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From: Giovanni Piero Deretta (gpderetta_at_[hidden])
Date: 2008-06-30 10:51:31

On Mon, Jun 30, 2008 at 3:37 PM, David Abrahams <dave_at_[hidden]> wrote:
>> On Thu, Jun 26, 2008 at 9:08 PM, David Abrahams <dave_at_[hidden]> wrote:
>>> Here are the parts and topics that I see as being in the category:
>>> result_of
> * Too hard to define result<> templates for polymorphic function objects.

I use a simple adaptor that makes it possible to use an mpl
expression to compute result types.

> * A whole spate of questions that came up in
> were not
> answered with a page of documentation, utility library, or other
> facility. I still don't know what the upshot was

The solution used by Eric is basically the same used by Egg::poly:

I haven't really tried it so far, but it seems pretty good and simple.

> * Doesn't coordinate with result_of

Should it? How?

>>> range_ex
> * Not in Boost. Should have pipe syntax. Maybe should use expression
> templates and be lazier.

Does it really need expression templates? That is, given the range
builders make_*_view [1], it should return a *_view (for example a
filtered_view). Combining multiple views, you get for example:

   filtered_view<mapped_view<taken_view<BaseRange> , Mapper>, Filter> >

I.e. a series of range views are already an expression templates.
Now, if you make some (reasonable, and hopefully documented)
assumptions about Filter and Mapper, you should be always able to
convert sequences of nested views that contains only views known to
range_ex in a normal form: for example:

   taken_view<mapped_view<filtered_view<BaseRange, compose<Mapper,
Filter> >, Mapper> >

You can of course collapse multiple mapped, filtered and taken range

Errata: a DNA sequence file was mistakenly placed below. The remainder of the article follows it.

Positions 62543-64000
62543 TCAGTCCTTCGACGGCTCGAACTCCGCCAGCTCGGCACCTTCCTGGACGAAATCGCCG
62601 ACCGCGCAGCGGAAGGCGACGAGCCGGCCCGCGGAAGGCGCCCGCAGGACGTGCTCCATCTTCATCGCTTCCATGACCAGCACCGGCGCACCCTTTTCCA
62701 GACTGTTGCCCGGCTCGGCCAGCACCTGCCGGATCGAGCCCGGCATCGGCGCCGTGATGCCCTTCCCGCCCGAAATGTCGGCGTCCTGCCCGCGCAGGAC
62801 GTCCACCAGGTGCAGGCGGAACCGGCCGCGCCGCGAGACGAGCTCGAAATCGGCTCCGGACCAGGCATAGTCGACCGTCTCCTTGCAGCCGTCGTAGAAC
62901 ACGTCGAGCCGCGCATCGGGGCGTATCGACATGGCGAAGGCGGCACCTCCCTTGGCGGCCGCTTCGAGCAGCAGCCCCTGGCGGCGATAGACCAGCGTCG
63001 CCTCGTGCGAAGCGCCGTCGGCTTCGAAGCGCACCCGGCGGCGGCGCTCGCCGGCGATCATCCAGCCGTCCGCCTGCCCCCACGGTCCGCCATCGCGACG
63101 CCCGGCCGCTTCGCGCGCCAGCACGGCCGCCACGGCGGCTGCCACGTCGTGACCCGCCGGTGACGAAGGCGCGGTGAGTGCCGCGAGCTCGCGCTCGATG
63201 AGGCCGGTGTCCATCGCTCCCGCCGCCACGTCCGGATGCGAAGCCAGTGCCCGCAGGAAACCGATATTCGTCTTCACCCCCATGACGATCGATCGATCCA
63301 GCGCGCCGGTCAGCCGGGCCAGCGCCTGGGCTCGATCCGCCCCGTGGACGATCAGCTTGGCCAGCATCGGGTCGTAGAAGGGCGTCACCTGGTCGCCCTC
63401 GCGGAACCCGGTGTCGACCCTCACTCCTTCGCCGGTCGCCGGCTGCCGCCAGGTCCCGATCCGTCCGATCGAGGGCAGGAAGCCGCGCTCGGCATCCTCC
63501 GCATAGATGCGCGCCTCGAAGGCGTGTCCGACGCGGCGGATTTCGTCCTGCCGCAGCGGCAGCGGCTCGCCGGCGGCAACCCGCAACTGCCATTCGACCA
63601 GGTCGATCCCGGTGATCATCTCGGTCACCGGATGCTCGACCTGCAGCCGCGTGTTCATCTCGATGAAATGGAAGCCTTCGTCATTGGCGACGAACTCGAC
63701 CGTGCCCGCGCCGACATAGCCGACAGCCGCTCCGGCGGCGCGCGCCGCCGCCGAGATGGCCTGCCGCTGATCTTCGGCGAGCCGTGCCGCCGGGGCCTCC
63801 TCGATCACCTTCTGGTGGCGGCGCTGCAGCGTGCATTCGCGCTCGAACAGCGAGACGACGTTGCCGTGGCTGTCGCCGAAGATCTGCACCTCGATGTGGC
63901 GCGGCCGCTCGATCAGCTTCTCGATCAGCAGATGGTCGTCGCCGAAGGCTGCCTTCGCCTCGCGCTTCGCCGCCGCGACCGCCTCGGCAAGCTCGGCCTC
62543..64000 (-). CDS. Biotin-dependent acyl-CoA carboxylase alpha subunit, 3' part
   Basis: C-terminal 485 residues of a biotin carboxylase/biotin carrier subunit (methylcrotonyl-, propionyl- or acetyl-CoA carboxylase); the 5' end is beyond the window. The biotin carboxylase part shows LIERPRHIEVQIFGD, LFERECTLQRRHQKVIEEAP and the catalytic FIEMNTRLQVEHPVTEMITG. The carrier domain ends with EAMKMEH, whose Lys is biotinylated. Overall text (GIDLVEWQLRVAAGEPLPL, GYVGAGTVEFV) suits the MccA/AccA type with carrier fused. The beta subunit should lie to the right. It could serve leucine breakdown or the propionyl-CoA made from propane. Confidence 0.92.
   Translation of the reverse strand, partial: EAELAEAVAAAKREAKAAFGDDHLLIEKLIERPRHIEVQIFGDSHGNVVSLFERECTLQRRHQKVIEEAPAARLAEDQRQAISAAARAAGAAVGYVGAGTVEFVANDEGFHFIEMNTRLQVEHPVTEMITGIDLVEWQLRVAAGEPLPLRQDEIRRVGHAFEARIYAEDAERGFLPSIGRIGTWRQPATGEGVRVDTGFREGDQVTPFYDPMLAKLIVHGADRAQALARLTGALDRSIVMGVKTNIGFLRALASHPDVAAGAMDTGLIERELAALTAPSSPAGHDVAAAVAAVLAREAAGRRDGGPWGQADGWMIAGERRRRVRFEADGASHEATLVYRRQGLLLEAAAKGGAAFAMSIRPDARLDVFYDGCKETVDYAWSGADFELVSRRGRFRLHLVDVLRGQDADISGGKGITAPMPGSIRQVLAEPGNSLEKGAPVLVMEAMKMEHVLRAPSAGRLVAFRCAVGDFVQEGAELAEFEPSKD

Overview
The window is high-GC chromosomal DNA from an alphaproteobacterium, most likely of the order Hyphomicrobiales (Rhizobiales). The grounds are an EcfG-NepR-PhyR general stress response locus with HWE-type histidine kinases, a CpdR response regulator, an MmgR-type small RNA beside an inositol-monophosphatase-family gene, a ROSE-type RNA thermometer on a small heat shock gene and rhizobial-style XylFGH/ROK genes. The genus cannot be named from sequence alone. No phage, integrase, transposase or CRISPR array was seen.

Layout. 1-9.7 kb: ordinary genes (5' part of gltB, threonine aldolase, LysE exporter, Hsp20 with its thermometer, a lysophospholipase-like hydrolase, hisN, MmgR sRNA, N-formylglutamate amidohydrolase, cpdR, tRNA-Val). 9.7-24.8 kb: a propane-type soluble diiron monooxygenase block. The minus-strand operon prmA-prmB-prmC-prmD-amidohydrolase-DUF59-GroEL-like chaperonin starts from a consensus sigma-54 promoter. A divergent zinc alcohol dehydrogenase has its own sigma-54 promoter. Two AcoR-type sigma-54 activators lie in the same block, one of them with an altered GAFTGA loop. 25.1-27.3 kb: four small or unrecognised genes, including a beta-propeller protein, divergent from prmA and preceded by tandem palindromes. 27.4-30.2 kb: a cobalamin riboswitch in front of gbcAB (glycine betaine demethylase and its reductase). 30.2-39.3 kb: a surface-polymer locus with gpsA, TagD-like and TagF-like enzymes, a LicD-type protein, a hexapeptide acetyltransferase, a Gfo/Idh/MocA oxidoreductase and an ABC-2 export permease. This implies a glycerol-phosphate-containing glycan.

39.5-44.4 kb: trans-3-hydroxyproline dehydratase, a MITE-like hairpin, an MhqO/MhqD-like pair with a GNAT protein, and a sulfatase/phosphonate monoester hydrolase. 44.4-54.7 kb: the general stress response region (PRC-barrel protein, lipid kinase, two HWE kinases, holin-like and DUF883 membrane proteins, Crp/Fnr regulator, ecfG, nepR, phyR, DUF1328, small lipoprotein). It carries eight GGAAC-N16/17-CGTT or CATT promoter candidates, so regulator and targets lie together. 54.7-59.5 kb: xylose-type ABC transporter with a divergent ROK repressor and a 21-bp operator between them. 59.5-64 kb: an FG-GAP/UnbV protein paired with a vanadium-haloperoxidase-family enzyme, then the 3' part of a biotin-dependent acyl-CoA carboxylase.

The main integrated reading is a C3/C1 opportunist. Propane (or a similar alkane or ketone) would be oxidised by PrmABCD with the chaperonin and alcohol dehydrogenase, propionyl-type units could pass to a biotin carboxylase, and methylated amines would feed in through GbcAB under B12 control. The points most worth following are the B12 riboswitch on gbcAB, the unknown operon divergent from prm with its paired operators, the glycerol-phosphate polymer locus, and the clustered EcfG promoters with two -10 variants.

in a single instance of each range. [2]
A top level boost::for_each could be able to unwind the normalized
expression and apply a simple iteration over the Base range instead of
relying on the compiler of eliminating the abstraction overhead of
four different iterators.

I think that the basic ranges that should (at least) be supported are:

   - mapped_range
   - filtered_range
   - taken_range (i.e. just the first n elements of a range)
   - taken_while_range (i.e. the first elements such as a predicate is true)
   - zipped_range
   - unfold_range (with which you can pretty much express any other
range, see

An eventual 'drop' (take all the elements after the first n) and
'drop_while' (drop the first elements such as a predicate is true)
probably need strict evaluation anyway and aren't worth supporting

Finally, what do you mean that range_ex views should be lazier? Lazier
than what?

[1] Btw, I greatly dislike the verbose make_filtered_view,
make_transformed_view names. I use these builders a lot, and simply
call them 'map' and 'filter'.

[2] I think that this is quite similar to the deforestation technique
used by functional languages compilers. (see the wikipedia page and
the linked articles). In FP it is used mostly to eliminate
intermediate (lazily evaluated) lists, but the same technique can be
applied in c++. In fact the rewrite rules used map perfectly to c++

>>> our own implementations of std::containers (in interprocess, IIRC)
> * Not well-known.
> * Not in a general place (bound to interprocess?)
> * Ought to support move semantics

Yes please. And segmented iterators support for deque, and the
guarantee that every deque subrange is contiguous in memory (it is
great for network programming). And inplace allocation, and...

>>> Boost.Iterator
> * Needs an update (e.g. "new iterator concepts" have to go -- C++0x
> resolves that differently by simply allowing proxies everywhere)

What about older compilers? Also it would be interesting to have a
mapping between the C++0x solution and the "new iterator concepts".



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